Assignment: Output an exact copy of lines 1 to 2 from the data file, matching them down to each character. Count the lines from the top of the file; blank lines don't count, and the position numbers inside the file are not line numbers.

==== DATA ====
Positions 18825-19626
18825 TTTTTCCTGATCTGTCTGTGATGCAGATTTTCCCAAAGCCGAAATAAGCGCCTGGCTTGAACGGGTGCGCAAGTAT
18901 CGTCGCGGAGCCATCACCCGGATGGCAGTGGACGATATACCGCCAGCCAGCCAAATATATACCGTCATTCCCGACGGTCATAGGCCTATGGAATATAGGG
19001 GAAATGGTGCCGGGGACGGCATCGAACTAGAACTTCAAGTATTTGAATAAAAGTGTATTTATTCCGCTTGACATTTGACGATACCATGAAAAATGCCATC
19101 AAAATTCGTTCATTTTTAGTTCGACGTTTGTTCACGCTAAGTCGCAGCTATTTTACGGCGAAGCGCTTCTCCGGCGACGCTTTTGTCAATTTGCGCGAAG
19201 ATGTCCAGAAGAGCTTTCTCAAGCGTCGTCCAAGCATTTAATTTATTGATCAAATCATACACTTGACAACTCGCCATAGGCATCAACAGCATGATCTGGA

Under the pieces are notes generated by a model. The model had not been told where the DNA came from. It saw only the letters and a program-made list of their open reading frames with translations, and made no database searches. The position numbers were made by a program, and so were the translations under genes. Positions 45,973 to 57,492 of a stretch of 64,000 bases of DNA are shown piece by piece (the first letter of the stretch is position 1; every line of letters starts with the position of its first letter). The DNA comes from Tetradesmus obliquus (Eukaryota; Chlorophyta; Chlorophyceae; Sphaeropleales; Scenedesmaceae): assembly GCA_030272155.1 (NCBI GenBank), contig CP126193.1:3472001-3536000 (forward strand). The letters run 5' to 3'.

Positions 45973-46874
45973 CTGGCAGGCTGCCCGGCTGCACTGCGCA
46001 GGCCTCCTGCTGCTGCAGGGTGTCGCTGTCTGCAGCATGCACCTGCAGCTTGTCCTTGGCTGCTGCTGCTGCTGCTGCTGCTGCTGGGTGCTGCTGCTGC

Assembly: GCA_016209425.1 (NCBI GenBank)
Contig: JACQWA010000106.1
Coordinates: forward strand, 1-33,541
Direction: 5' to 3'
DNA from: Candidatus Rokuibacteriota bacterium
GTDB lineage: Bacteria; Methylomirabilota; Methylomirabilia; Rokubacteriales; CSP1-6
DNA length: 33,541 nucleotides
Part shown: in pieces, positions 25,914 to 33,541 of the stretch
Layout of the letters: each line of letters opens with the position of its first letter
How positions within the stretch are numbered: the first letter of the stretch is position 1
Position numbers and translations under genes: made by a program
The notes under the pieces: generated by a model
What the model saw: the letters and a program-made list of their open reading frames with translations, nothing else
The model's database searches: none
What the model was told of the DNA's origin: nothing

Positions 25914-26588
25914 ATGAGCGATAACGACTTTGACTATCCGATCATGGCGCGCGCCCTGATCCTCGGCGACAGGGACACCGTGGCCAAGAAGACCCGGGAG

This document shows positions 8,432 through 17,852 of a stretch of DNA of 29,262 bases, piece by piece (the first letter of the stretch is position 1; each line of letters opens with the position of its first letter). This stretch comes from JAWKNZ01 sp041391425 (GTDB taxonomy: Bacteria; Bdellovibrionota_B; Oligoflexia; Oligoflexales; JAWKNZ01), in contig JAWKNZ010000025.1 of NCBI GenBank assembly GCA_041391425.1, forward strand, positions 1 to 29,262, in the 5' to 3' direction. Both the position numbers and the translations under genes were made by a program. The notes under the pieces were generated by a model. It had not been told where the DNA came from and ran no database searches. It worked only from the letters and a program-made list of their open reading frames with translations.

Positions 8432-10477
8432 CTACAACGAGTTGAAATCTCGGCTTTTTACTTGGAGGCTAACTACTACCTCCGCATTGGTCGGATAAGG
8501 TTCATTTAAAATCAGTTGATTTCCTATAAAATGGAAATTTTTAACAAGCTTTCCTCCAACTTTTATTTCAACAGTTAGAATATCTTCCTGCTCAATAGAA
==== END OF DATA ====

Positions 18825-19626
18825 TTTTTCCTGATCTGTCTGTGATGCAGATTTTCCCAAAGCCGAAATAAGCGCCTGGCTTGAACGGGTGCGCAAGTAT